Pew Fellow and visual artist Benjamin Volta leads an artmaking workshop as part of Historic Germantown’s ongoing Center-funded project Elephants on the Avenue: Race, Class and Community in Historic Germantown.
Elephants on the Avenue is a series of public programs and community events that use the arts as a catalyst for community dialogue and engagement around race and class in the diverse Germantown neighborhood of Philadelphia. Led by collaborating artists and historians, these interpretive programs creatively explore such themes as indifference and respect, racism and tolerance, slavery and abolition, and exclusion and inclusion.
Tony-nominated actress and playwright Anna Deavere Smith is founding director of the Institute on the Arts and Civic Dialogue, a center for artistic excellence addressing social change.
Jennifer S.B. Calienes is an independent consultant and senior advisor for the Maggie Allesee National Center for Choreography (MANCC) at Florida State University, where she served as founding director (2004–14).
Shawn McBride is a writer and a 2005 Pew Fellow.
The Institute of Contemporary Art hosted this touring exhibition: the first major retrospective to honor the singular accomplishments of artist Sheila Hicks.
Scribe Video Center is a place where individuals and communities learn media-making, exploring video as both an artistic medium and as a tool for progressive social change.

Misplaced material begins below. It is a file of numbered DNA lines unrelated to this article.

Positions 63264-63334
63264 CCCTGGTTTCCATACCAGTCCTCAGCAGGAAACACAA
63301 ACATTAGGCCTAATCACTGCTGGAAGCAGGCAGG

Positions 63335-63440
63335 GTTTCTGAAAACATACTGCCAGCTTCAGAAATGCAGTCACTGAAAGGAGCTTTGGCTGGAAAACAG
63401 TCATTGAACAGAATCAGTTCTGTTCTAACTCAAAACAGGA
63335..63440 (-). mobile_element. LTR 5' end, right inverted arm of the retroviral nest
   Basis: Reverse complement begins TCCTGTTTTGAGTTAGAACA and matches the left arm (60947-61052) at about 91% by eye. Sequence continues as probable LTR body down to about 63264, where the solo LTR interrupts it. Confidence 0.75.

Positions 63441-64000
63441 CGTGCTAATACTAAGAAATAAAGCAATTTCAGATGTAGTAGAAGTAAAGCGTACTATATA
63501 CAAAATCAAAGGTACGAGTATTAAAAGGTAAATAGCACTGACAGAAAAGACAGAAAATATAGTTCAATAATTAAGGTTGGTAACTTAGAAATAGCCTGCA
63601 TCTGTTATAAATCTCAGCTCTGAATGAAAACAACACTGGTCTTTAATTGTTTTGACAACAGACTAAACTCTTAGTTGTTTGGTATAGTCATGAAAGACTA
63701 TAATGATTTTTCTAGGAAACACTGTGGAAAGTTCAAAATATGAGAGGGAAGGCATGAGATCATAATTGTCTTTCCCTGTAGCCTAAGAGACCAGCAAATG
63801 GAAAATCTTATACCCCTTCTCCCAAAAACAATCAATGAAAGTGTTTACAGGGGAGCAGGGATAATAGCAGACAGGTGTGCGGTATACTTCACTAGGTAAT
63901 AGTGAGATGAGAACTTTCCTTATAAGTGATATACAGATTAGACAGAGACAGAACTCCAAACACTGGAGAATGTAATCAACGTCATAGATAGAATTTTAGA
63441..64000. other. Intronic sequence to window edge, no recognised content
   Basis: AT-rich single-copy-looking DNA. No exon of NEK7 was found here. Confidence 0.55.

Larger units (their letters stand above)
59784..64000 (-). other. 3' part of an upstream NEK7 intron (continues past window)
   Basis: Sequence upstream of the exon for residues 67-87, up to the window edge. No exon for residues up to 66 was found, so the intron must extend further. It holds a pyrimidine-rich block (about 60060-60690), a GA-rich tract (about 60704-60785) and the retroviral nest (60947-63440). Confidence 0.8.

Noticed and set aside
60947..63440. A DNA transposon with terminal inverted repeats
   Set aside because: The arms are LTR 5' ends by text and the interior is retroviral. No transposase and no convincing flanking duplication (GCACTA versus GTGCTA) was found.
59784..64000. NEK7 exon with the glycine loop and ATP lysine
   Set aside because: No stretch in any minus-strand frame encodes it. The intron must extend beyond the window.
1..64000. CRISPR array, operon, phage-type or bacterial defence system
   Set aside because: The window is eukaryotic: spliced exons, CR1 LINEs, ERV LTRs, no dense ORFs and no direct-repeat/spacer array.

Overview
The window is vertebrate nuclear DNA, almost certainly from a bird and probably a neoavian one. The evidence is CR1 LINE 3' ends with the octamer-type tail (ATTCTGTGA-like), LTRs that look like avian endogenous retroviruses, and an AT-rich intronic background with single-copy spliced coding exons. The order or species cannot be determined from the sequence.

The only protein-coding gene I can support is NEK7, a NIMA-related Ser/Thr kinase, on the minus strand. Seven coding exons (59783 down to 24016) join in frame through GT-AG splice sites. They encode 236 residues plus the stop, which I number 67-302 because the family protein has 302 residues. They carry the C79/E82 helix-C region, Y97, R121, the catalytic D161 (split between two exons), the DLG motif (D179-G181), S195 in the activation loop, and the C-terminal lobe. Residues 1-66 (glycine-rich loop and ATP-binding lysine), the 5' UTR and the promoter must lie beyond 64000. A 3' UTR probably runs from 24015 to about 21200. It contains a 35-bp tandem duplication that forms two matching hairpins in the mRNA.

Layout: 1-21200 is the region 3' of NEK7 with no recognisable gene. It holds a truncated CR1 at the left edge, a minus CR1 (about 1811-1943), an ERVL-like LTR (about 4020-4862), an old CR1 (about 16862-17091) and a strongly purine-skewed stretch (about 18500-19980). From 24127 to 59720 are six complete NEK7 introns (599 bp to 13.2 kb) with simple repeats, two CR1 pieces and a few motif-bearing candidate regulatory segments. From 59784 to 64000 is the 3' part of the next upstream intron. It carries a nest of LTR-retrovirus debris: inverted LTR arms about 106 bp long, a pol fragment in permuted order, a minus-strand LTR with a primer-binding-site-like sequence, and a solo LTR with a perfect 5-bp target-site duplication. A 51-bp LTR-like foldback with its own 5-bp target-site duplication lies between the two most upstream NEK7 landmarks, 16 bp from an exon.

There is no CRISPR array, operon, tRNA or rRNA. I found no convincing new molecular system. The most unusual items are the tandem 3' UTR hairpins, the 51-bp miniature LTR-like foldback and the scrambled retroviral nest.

Katharina Grosse’s epic psychylustro—a five-mile-long “painting” sprayed intermittently along a stretch of train tracks in northeast Philadelphia—challenges a number of assumptions about the role of both painting and public art. Here, urbanist Randy Mason offers his perspective.
Artist Barkley L. Hendricks suggests that whether or not an artist is deemed contemporary is really about who is doing the talking.
An evening of theater, dance, and multimedia performances inspired by the Center-funded project Cliveden’s Living Kitchens.
Travis Macdonald (Pew Fellow, 2014) questions authorship with poems that are lively and whimsical without being frivolous, and which offer critique and reflection of the contemporary moment.
The Village of Arts and Humanities supports the voices and aspirations of the community and inspires people to be agents of positive change through programs that encompass arts and culture, engage youth, revitalize community, preserve heritage, and respect the environment.
The Historical Society of Pennsylvania invites the public to learn more about African American women of the early 1800s who worked to end slavery, and to consider how this history illuminates our lives today. This lecture is part of An Artist Embedded, which explores, via a series of public events with visiting artists and scholars, how historical events are related to contemporary issues in the United States.
Juggler, playwright, and solo theater artist Sara Felder developed and produced the world premiere of a whimsical theatrical reflection on art, aging, and grief.